Where McCredie's opus might have gone on to become a cult crossover classic, instead, like all of those songs mentioned which have been mysteriously airbrushed from pop history, Laura's Satchel has languished in obscurity. Until now, that is. Maybe the moment is right for those with curious ears to listen to both Laura's Satchel and indeed the Shrimptons entire canon, without prejudice. Well, not too much, anyway.
Proving themselves even more provocative, The Shrimptons were yet again ahead of the pack when, with the zeal of admittedly slightly confused converts and their recently discovered sense of political commitment in a divided nation still reeling from the onslaught of Thatcherism, they played a show advertised as 'Say No To Westminster With The Shrimptons.'
For the die-hard fans who had lapped up the band's mix of pop bubblegum glory days as a stray cat might with curdled milk beside a puddle until they were sick, such flag-waving revolutionary antics were a step too far.
A lacklustre benefit show for a radical feminist children's theatre company at Edinburgh College of Art's Wee Red Bar, however, spelt out the beginning of the end when, during an inexplicable encore, the aforementioned free-loading excuse for a manager stopped trying to get girls to notice him for a minute to display an all too rare insight into the state of his charges by loudly pointing out how “You don't deserve it.”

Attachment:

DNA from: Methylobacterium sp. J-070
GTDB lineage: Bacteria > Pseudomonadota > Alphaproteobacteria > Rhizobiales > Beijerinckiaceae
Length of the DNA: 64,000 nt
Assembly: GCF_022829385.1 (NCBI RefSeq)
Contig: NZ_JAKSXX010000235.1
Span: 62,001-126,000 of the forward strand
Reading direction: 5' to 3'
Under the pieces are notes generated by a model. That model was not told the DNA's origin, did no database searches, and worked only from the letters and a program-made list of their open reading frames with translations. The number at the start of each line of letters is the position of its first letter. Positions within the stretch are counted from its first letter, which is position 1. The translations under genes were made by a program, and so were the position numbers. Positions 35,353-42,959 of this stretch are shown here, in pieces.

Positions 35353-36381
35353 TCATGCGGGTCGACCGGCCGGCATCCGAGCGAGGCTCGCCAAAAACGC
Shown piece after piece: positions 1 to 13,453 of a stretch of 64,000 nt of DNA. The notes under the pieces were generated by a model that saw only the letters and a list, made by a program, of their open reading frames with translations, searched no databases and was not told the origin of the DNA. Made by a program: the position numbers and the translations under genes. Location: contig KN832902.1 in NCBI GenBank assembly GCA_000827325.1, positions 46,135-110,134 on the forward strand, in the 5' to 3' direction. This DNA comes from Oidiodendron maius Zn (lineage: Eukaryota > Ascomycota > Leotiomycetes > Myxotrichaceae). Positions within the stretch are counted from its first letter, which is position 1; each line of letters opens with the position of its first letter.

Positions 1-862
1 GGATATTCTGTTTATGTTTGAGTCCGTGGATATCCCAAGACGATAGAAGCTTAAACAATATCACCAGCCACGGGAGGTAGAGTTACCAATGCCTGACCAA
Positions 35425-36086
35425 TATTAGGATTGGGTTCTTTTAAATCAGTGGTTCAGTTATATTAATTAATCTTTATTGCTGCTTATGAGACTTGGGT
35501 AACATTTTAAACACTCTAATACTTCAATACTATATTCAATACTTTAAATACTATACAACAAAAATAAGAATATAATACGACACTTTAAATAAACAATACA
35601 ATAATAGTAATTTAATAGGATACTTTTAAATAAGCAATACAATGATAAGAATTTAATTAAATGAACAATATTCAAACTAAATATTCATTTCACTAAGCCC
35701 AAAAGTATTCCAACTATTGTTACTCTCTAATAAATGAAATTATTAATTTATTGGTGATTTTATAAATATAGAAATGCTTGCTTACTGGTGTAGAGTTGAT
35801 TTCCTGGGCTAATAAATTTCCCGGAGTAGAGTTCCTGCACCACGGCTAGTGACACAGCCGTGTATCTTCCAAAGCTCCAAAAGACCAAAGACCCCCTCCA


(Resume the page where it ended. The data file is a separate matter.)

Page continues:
As art school rock n roll legends go, such out and out moaning minnyness was on a par with The Who's iconic lynchpin Pete Townshend – an obvious role-model for McCredie – when he appropriated Gustav Metzger's theory of auto-destructive art by smashing up his guitar mid-set. If only Townshend had McCredie's girly hair and a pair of white jeans instead of an industrial size coke habit, he too might have become the voice of a generation, even if that generation had either all gone home for the weekend or were in the pub.
Edinburgh will never forget Alan McCredie and the Shrimptons. Even if they did get the dates mixed up and went somewhere else instead. Yet for McCredie, a cross-dressing myth-maker in excelsis, history has spoken far far more than his songs ever did. Notwithstanding some inevitable wedding reception reunion, it might be best to keep it that way, lest the legacy become tarnished forever.
Written for a fanzine, produced and edited by Daniel Gray, on the occasion of Jenny Ryan and Alan McCredie's wedding on June 27th 2015, this was penned by some chancer calling himself Group Captain Leon O'Price III (nee Mersey). Everything here is true.